Lincoln penned three copies for charitable purposes the following year, and he reportedly referenced the AP report when making those copies. What has come down as the standard version of the Address was compiled from Lincoln’s manuscripts, reports of what he spoke at the time, and later revisions made by Lincoln himself, who kept tinkering with the text. His fifth version, written in 1864, is now considered the authoritative text.
So, what were Lincoln's exact words and how many words were there? A total of 272, more or less, depending upon how you count. For example, is "can not," one or two words? Was "under God" included originally or not? An episode of the popular TV show West Wing wrongly indicated that there were 286 words, a number which came from a very impeachable source. The authoritative text can be read here (http://www.sethkaller.com/item/63-The-Gettysburg-Address).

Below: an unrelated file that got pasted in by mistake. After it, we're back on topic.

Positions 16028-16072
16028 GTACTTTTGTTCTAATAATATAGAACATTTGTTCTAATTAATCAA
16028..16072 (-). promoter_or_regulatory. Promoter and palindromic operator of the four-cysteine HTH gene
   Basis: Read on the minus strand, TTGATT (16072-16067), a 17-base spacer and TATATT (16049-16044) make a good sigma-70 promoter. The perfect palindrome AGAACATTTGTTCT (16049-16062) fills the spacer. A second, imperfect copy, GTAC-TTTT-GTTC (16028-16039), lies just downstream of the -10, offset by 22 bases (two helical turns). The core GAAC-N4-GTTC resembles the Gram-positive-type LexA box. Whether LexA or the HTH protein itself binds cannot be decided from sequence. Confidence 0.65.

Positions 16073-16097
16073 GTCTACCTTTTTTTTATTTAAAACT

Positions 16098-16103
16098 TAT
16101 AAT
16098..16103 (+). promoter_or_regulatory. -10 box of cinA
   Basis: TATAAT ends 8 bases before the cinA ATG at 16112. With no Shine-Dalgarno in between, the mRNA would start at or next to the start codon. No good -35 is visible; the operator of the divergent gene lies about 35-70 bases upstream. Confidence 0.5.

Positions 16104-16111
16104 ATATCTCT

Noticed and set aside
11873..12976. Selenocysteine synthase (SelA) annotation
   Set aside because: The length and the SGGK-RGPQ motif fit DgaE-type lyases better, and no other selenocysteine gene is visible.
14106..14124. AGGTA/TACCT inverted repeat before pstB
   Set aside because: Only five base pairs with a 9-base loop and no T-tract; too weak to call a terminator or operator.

Were the words "under God" included in the speech? Lincoln's first two drafts written before the speech did not include those words, but several reporters on the scene heard it and included it in their transcripts. According to Kaller, "It is safe to conclude that Lincoln extemporaneously added 'under God'."
As for how most people learned about the speech, reporters on the scene took shorthand and telegraphed the speech to their editors. In the following days and weeks, people were able to read the text throughout the country. In the end the Associated Press report was the most widespread and widely read.
Seth Kaller, Inc. has available a score of items relating to both the battle and the Address including: